At Documation '99, a sparse attendance raised concern for how to make document and content management a hot topic again in the eyes of IT management, line-of-business executives and, equally important, Wall Street. The show was held Feb. 9 to 11 in Santa Clara, CA, and put on by CAP Ventures (www.capv.com) and AIIM International (www.aiim.org).
A keynote session was typical of the problem users face--confusion over technology convergence. Titled "Industry Analysts Tell It Like It Is," Pete Lamb from Andersen Consulting (www.ac .com), Gerry Murray from IDC (www.idc.com) and Mike Maziarka from CAP Ventures commented on the growth of E-commerce; how XML will become a pervasive technology in document management, EDI and application integration; and how communications, content and computing providers are converging on the battleground known as "context." Interesting stuff, but what does someone do with those numerous factoids?
The session called "Content Creation, Document Management and Delivery--How Do They Converge?" helped put things in perspective. As a nuts-and-bolts consultant, Russ Edelman of Corridor Consulting (www.corridorconsulting .com) does a good job of laying out the big picture to simplify a technology and then explaining how multiple technologies play together (or don't).
For those confused by the many overlapping products in those areas, Edelman lays it out as a three-step, time-based flow process:
- 1. Create my stuff (documents and other content).
- 2. Organize/manage my stuff.
- 3. Deliver my stuff dynamically (via the Web, CD and/or print) to create "the Experience."
Edelman's advice: Radically different products can solve the same business problem with different approaches. You need to remain flexible and try everything. (You can get Edelman's presentation at his Web site or at CAP Ventures' site.)
The session "Choosing KM Technology" was a bit like having a multiple course meal. First, Bo Newman from the Knowledge Management Forum (www.km-forum.org) presented its General Knowledge Model (GKM). The framework for organizing and classifying knowledge is the result of work the KM Forum has been doing for several months.
GKM is an intuitive way of thinking about knowledge flows in an organization and determining where different product solutions might fit. The GKM framework consists of four elements: knowledge creation, knowledge retention, knowledge transfer and knowledge utilization.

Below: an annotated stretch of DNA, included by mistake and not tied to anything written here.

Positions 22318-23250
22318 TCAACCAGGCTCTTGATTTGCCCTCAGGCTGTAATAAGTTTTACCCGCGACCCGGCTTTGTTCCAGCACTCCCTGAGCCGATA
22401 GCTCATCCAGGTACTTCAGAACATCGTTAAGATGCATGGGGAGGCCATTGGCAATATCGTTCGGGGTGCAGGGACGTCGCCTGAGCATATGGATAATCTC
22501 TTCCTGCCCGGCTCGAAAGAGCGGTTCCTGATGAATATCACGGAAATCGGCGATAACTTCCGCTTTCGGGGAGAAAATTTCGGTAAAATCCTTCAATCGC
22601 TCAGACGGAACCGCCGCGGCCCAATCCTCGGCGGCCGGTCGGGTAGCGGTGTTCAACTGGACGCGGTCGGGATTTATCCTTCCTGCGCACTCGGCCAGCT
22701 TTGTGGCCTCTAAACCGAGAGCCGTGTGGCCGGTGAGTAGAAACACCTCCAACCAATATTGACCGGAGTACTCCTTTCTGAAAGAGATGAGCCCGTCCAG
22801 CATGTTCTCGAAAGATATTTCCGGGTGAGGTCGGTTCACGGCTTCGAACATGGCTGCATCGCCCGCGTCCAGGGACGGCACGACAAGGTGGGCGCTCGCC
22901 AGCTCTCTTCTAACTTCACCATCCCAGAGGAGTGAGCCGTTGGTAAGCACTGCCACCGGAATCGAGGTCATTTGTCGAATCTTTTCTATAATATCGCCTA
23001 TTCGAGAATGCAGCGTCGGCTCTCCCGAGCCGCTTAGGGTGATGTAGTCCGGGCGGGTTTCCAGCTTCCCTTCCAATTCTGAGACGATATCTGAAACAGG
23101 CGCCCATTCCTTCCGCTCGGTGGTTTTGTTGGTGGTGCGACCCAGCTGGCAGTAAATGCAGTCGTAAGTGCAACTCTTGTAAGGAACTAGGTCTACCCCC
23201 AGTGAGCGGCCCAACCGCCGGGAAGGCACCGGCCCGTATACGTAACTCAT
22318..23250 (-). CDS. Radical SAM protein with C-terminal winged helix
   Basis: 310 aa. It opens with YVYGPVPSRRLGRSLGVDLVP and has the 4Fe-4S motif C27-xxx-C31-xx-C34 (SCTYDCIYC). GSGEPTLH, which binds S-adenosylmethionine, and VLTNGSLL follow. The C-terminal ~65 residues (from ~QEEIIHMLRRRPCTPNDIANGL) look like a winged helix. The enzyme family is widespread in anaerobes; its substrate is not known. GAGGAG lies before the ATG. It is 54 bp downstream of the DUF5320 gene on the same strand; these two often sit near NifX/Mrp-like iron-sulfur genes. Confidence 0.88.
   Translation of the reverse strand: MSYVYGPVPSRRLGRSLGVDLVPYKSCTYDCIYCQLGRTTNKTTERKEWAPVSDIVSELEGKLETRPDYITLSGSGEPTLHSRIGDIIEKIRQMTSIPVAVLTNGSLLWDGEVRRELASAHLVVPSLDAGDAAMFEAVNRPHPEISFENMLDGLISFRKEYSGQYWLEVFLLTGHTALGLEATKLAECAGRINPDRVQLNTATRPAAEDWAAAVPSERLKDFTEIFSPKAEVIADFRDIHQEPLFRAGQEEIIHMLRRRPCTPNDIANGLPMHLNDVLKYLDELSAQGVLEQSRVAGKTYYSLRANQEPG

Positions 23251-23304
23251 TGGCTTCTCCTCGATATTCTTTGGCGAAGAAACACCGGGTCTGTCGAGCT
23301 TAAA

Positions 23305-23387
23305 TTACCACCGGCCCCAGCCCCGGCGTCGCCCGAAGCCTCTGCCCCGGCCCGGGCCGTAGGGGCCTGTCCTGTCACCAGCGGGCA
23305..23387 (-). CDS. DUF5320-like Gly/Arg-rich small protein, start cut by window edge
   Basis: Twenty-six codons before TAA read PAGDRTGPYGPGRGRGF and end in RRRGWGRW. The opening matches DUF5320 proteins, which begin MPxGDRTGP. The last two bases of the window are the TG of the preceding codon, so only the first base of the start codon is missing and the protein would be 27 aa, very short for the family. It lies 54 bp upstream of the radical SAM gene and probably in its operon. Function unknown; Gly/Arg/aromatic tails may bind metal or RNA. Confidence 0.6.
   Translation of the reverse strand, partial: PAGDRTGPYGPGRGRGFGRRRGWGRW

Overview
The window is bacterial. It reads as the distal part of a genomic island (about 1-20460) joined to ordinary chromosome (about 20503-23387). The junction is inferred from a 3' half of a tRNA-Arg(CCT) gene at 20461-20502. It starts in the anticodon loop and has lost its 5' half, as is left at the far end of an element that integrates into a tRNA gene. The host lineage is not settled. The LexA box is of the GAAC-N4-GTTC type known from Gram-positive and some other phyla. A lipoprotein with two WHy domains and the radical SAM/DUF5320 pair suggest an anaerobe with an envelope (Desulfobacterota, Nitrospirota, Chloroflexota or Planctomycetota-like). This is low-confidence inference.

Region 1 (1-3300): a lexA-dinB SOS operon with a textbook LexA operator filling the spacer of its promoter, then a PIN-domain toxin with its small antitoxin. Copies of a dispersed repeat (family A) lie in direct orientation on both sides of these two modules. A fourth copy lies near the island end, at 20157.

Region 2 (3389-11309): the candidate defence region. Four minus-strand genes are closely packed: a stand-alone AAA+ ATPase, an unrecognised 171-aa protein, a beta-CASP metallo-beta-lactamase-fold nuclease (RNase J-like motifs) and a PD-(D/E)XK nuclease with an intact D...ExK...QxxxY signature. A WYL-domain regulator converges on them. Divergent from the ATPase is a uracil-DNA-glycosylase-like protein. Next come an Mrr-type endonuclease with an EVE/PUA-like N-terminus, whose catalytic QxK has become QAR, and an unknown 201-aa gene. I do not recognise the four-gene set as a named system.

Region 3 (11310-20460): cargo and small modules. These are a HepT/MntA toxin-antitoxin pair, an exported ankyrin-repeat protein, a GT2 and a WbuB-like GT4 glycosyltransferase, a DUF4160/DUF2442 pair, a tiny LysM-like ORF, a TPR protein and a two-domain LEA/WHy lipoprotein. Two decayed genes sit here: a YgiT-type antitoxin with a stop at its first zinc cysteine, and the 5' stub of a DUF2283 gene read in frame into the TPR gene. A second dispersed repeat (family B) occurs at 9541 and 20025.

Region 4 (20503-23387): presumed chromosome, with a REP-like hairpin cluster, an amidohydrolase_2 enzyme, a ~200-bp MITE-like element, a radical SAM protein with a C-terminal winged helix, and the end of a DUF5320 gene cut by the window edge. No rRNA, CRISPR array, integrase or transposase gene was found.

Greg Laney, Western Region director for Open Text (www.opentext.com) then gave a somewhat sales-oriented presentation of the business case for KM, Open Text itself and the latest release of its Livelink product.
Livelink fills a need in collaborative computing requirements using intranets and extranets that few other vendors can approach today. Open Text just needs to refine its message, make it more relevant for the different audiences it encounters and make a lot more noise about itself.
Steve Bernstein from Inxight Software (www.inxight.com) presented several quick, impressive demos. Inxight is a Xerox New Enterprise Company, operating as a totally separate entity. Bernstein espoused three guiding principles he believes should control the world of KM products:
- 1. Statistics and linguistics
- 2. You are what you read, you are what you write
- 3. If it doesn't scale, it's gonna fail.
Lastly came case studies on KM applications presented by Documentum (www.documentum.com) and Instinctive Technology (www.instinctive.com). Are those KM applications? Or document management applications? Or content management applications? Depends on your taste.
So, that must be the convergence everyone talks about. Document management certainly seems to be morphing into content management and the product differentiation is blurring. KM seems to become an umbrella over all this--not really a solution, but a collection of products, practices, disciplines and services.